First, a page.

A PENSIONER in Penistone has been travelling to war-torn frontlines to support those being displaced by the ongoing conflict in Ukraine. Reporter Finn Smith spoke to Andrew Cropper and the family who fled following the Russian invasion he is now supporting.

Andrew, 66, has been directly involved in supporting the victims of the Russian invasion since conflict broke out just over two years ago.

Over the course he has travelled across the border ten times providing urgent aid and currently houses a refugee family.

He told the Chronicle: “I’ve been involved right since the beginning.

“The day the war broke out I was watching the news unfold.

“I’m a baby boomer, I was brought up with tales of World War Two and the refugees there so I decided I wasn’t going to stand aside and watch this war happen.

“I donated money to DEC (Disasters Emergency Committee) when refugees were first flooding out of the country.”

From there Andrew got involved with the local United Ukraine, gathering items to be shipped over to dangerous areas in the war-torn nation.

“I joined United for Ukraine the week it was set up and have done just about every role a volunteer aid worker can do with them.

“But I was never alone. I worked with a massive and wonderful team in United for Ukraine, and had responsibilities for looking after it whilst Ryk Matysiak, who set it up, had to spend more and more time with the businesses he runs.

“Primarily I worked with the Elsecar team, operating from Milton Hall that core team is still in touch with each other and they have continued to support my efforts now, even though the project came to a conclusion in June 2023.”

During the early days their work was focused on bulk aid and they shipped 20 ton lorries to Poland to support the millions of refugees who had fled to the country.

By June 2022 they had sent nine lorries carrying about 170 tons of aid items, including everything from a pair of socks to an incubator. A lot of the medical items were then shipped into Ukraine.

It was quickly reported that the most needed items were vehicles, and this took priority for Andrew and the group.

“My independent work started mid 2022, when I went on an aid run with a friend of mine who works with Help Ukraine BAMK (based in Milton Keynes).

“I was humbled by the reception I encountered from ordinary Ukrainians I met and that reception has continued to the current day.

“I returned from that trip and proposed that we in United for Ukraine make use of the funds we had raised to supply donor vehicles.

“At first I was suggesting ambulances, but on the front-line I was told that vans are better. A van is just a van, but an ambulance can be a target and they’re often shot at.”

So far, Andrew has delivered four vehicles to Ukraine, with most still in use on the front line.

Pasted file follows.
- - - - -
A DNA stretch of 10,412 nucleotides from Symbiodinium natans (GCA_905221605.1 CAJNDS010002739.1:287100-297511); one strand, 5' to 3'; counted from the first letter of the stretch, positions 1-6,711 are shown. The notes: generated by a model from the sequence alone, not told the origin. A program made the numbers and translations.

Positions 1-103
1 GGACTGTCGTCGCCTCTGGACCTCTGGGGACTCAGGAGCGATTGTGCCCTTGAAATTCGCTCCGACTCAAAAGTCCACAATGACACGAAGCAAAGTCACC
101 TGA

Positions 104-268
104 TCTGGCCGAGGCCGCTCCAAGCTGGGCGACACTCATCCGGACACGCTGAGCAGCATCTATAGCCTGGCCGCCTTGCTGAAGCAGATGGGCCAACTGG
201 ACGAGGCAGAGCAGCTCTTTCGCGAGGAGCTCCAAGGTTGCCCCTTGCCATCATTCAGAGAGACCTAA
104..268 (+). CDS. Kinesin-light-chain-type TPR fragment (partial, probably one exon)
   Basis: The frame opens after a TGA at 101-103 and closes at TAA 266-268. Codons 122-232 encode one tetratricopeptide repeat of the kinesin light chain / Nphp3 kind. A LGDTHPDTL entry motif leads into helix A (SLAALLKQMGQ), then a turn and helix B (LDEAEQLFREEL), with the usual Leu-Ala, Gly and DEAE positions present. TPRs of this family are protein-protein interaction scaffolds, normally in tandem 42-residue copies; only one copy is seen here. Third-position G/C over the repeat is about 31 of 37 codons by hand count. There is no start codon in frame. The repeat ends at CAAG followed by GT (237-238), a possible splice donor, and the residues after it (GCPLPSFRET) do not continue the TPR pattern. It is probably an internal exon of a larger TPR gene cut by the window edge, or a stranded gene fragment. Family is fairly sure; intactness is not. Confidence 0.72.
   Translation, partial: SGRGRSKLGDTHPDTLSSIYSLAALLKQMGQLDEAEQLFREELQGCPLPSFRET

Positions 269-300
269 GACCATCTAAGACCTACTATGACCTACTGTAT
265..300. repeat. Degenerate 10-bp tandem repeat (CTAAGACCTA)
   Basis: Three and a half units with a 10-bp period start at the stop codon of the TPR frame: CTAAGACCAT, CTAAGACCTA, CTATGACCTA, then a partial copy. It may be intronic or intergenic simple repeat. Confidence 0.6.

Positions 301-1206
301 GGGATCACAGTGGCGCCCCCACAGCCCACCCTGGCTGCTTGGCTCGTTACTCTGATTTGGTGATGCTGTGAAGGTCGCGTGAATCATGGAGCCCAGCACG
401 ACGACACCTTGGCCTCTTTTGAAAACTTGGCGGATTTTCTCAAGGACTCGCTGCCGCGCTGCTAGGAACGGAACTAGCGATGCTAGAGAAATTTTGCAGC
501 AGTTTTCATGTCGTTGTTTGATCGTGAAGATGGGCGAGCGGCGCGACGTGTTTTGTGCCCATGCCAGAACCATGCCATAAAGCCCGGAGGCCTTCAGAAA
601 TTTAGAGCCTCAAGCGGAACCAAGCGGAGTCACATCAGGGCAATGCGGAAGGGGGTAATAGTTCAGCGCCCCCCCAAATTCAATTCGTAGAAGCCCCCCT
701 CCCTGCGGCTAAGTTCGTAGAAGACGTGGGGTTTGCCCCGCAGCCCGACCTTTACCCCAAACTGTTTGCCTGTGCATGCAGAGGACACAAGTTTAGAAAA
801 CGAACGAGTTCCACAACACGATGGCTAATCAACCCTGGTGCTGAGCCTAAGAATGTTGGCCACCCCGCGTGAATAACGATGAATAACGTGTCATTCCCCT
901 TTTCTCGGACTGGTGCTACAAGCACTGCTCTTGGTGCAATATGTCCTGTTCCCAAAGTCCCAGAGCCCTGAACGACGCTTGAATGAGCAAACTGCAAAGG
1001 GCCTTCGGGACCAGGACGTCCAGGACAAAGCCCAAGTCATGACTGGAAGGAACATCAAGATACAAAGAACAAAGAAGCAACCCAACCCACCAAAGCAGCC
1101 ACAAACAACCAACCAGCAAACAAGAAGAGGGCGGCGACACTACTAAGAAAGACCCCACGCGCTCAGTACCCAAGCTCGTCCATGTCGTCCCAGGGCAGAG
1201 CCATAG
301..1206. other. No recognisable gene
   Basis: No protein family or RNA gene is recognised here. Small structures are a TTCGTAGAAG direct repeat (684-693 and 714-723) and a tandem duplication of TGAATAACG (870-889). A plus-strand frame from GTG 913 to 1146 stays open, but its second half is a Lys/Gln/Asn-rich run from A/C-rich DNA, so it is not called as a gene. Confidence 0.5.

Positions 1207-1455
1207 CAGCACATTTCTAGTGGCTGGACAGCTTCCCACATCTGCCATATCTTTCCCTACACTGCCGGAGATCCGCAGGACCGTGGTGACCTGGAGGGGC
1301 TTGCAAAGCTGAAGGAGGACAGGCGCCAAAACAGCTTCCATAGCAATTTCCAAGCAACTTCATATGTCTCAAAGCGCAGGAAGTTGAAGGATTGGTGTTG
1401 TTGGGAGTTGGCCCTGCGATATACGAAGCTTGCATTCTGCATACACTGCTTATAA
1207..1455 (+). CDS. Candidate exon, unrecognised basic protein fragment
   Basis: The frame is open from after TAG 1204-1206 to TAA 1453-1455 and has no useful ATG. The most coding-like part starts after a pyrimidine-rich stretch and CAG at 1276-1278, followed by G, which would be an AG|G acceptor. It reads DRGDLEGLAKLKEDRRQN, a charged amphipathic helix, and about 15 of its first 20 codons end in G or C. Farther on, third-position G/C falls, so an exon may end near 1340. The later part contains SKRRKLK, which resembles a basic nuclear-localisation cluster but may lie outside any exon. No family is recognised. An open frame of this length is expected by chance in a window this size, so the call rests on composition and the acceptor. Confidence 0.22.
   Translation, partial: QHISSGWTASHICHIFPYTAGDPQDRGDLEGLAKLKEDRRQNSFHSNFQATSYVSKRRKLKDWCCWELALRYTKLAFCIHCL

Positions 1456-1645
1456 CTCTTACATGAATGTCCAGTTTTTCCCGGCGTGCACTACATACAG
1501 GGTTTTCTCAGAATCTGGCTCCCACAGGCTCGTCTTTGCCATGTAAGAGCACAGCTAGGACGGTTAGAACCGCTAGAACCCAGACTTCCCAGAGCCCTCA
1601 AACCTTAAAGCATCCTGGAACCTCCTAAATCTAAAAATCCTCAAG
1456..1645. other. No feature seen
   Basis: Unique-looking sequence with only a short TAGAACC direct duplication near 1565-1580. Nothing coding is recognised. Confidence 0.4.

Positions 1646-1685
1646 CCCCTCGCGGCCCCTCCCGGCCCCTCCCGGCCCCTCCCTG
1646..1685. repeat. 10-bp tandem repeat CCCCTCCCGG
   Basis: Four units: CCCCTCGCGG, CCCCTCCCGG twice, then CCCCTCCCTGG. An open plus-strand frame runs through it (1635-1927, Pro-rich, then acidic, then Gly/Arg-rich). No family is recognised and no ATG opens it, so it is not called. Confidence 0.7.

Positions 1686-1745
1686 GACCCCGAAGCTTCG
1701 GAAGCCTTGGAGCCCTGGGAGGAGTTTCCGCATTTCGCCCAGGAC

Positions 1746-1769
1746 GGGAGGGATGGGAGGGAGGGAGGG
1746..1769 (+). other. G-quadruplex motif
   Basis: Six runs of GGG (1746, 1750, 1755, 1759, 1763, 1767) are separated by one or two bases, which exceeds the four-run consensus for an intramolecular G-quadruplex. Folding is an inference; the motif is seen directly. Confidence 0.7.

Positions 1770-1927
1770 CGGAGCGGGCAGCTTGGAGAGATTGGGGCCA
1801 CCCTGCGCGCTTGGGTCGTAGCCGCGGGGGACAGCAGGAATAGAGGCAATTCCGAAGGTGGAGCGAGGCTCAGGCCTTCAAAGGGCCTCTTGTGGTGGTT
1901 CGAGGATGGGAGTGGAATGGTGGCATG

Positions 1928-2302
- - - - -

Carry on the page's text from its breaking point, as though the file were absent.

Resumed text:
He keeps in contact with teams over there, and sorts out shipping any parts that are needed to keep the vehicles running.

Meanwhile he carries on collecting urgent aid items and since May 2022 has been housing a refugee family from the occupied city of Mariupol.

“It wasn’t a short journey to the UK,” refugee Natalia Latysheva, who lives with Andrew, said.

“It was quite a long trip because we found ourselves in occupied territory.

“When we left Mariupol we couldn’t go to the Ukrainian side so we ended up travelling across four countries to get to the UK.

“My parents still live there and at their age they don’t have a chance and don’t want to move anywhere.”

Natalia, her husband Oleksandr and nine-year-old daughter Uiliana made the difficult trip from their home together and have found a safe space with Andrew.

Yet this isn’t a permanent solution and the family takes each day as they come.

“For me, it’s not easy to plan anything f I go back to Ukraine I’ll just be starting all over again, same as when I started all over again here,” she said.

“My home, Mariupol, is not Ukraine anymore and I don’t know if it’s going to be Ukraine ever again.

“For now we have our visas and I’m grateful to the UK government it’s not long-term but for many people it can help plan something for the future.”

While living in Penistone Natalia has found work as an administrator and Uiliana has enrolled at school, where she was able to quickly learn English.

Andrew has helped with every aspect of their adjustment and continues to support Oleksandr who is blind and unable to work.

“It’s not over yet,” Natalia added.

“No matter how desperately we want it to be over, things still really aren’t good over there.

“People suffer and not many people have a chance to leave their homes because it’s not easy. It can’t be done in just a minute.

“They still have their homes, but they’re living under war and under bombing it’s not easy.

“That’s all humanitarian, but our military and our soldiers also need help.

“We try our best I know many Ukrainian people who live elsewhere donate every day.

“It’s little money, but it helps in the long run.”

Andrew is still raising funds for vehicles and aid to be sent over anyone who can donate a vehicle, parts, or aid items can get in touch with him via email at andyukraine@cropper.me.uk.